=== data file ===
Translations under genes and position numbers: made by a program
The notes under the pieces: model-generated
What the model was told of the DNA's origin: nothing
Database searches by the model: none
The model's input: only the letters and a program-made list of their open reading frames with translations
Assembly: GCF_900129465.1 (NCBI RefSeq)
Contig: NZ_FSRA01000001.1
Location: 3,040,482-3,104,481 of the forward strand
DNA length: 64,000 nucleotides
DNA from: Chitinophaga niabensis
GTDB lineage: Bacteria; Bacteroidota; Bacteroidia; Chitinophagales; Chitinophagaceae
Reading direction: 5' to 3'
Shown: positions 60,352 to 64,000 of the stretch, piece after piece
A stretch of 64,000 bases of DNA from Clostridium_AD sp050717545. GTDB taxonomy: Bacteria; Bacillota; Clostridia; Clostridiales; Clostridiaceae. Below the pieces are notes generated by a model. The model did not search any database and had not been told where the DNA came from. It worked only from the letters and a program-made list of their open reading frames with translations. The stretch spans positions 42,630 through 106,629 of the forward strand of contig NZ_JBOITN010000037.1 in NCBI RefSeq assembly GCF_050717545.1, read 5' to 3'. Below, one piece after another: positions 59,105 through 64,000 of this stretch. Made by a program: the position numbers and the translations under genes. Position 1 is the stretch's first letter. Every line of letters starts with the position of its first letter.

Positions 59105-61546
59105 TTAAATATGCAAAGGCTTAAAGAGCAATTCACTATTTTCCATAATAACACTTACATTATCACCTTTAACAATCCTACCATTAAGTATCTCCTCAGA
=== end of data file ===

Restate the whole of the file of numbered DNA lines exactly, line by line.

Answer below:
Translations under genes and position numbers: made by a program
The notes under the pieces: model-generated
What the model was told of the DNA's origin: nothing
Database searches by the model: none
The model's input: only the letters and a program-made list of their open reading frames with translations
Assembly: GCF_900129465.1 (NCBI RefSeq)
Contig: NZ_FSRA01000001.1
Location: 3,040,482-3,104,481 of the forward strand
DNA length: 64,000 nucleotides
DNA from: Chitinophaga niabensis
GTDB lineage: Bacteria; Bacteroidota; Bacteroidia; Chitinophagales; Chitinophagaceae
Reading direction: 5' to 3'
Shown: positions 60,352 to 64,000 of the stretch, piece after piece
A stretch of 64,000 bases of DNA from Clostridium_AD sp050717545. GTDB taxonomy: Bacteria; Bacillota; Clostridia; Clostridiales; Clostridiaceae. Below the pieces are notes generated by a model. The model did not search any database and had not been told where the DNA came from. It worked only from the letters and a program-made list of their open reading frames with translations. The stretch spans positions 42,630 through 106,629 of the forward strand of contig NZ_JBOITN010000037.1 in NCBI RefSeq assembly GCF_050717545.1, read 5' to 3'. Below, one piece after another: positions 59,105 through 64,000 of this stretch. Made by a program: the position numbers and the translations under genes. Position 1 is the stretch's first letter. Every line of letters starts with the position of its first letter.

Positions 59105-61546
59105 TTAAATATGCAAAGGCTTAAAGAGCAATTCACTATTTTCCATAATAACACTTACATTATCACCTTTAACAATCCTACCATTAAGTATCTCCTCAGA